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Magritte Pillow Case - The Sky Bird (1926)

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About Magritte Pillow Case - The Sky Bird (1926)

Decorative pillow case featuring a Surrealist painting of Magritte representing a "sky bird". © Fondation Magritte / C. Herscovici L'oiseau de Ciel" (1926)

Commissioned by Gilbert Périer, President of Sabena World Airlines & art collector in 1965, Magritte completed the painting in 1966. The first recorded mention of the painting's role as a Sabena emblem is found in a letter to Harry Torczyner in which Magritte says: "Thanks to the effort of Mr. Périer, my "sky bird" will also appear on Sabena's planes. This image has been the subject of a contract which is going to make my life a bit more comfortable." Soon, the bird will be displayed on timetables, brochures posters, leaflets, etc.

Magritte was a painter of ideas; a painter of visible thoughts, rather than of subjects. He valued neither lyrical nor the abstraction. He described his paintings saying, "My painting is visible images which conceal nothing; they evoke mystery and, indeed, when one sees one of my pictures, one asks oneself this simple question, 'What does that mean?' It does not mean anything, because mystery means nothing, it is unknowable."

Magritte was an artist who has always created astonishment and has remained a major figure of Surrealism. In this collection of pillows, each pattern combines realistic elements and abstract representations: it is a rediscovery of the surreal world, full of magic and mystery! More details on Magritte Pillow Case - The Sky Bird (1926):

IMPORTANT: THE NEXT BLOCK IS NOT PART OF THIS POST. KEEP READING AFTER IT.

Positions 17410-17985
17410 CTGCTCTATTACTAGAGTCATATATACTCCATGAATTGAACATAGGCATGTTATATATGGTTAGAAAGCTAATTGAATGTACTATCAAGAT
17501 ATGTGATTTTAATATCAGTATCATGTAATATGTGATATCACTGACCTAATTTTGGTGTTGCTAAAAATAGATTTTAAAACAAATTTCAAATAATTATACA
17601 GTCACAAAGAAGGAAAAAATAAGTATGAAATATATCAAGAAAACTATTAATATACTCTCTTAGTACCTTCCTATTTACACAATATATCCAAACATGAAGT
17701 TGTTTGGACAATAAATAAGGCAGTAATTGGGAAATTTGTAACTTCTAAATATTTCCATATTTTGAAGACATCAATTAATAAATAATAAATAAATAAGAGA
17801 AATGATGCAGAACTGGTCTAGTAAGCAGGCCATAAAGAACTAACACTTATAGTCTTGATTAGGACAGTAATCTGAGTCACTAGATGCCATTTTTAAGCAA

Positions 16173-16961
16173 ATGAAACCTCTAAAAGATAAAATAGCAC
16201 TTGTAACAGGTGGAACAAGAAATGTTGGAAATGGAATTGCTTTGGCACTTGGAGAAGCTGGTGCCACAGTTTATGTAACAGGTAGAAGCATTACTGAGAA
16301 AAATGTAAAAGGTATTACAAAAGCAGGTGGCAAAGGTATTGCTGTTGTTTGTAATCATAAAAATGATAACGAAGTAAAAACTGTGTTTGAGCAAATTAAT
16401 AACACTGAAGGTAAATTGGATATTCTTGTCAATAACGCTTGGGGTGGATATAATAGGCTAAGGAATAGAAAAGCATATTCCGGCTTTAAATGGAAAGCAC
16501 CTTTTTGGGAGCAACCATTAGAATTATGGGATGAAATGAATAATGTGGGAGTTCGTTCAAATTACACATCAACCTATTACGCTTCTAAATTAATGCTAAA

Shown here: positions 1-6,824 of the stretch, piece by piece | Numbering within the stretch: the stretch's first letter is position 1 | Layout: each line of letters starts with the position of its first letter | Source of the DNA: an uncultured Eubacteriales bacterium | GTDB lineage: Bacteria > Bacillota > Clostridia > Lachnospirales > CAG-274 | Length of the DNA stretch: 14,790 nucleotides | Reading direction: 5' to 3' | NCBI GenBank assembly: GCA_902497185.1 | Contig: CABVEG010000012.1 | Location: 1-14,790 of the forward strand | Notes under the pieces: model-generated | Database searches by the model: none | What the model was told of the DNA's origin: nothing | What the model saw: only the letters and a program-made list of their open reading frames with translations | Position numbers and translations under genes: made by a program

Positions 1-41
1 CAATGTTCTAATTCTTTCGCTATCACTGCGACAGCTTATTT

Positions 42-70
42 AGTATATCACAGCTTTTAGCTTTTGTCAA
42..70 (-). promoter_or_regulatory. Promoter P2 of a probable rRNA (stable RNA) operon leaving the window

li> Invisible zipper opening
  • 45cm x 45cm (17 3/4 x 17 3/4 inches)
  • Jacquard Weave: 95% Cotton, 5% Polyester
  • Removable insert is NOT INCLUDED
  • Handmade in France
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    René Magritte was one of the most famous surrealist painters of all time. His ability to challenge perception inspired many artists to come, such as Andy Warhol, Jan Verdoodt and Jasper Johns. Furthermore, his idiosyncratic vision of Surrealism has won over the hearts and minds of millions. He worked across various media including painting, printmaking, sculpting, photography, and film. His depiction of normal, everyday objects rearranged in an unusual way allowed his viewers to take a deeper look at what was in front of them and realize what the image truly represented. One of his most well-known pieces, The Treachery of Images exemplifies his ability to give new meanings to objects. It is an image of a pipe, and beneath it, a message that reads, “Ceci n’est pas une pipe” (“This is not a pipe”). This ability to make the mundane strange and the known unknown has solidified Magritte’s talents in the art world. Eventually, it has profoundly affected the Conceptualist and Pop Art movements, to this very day.


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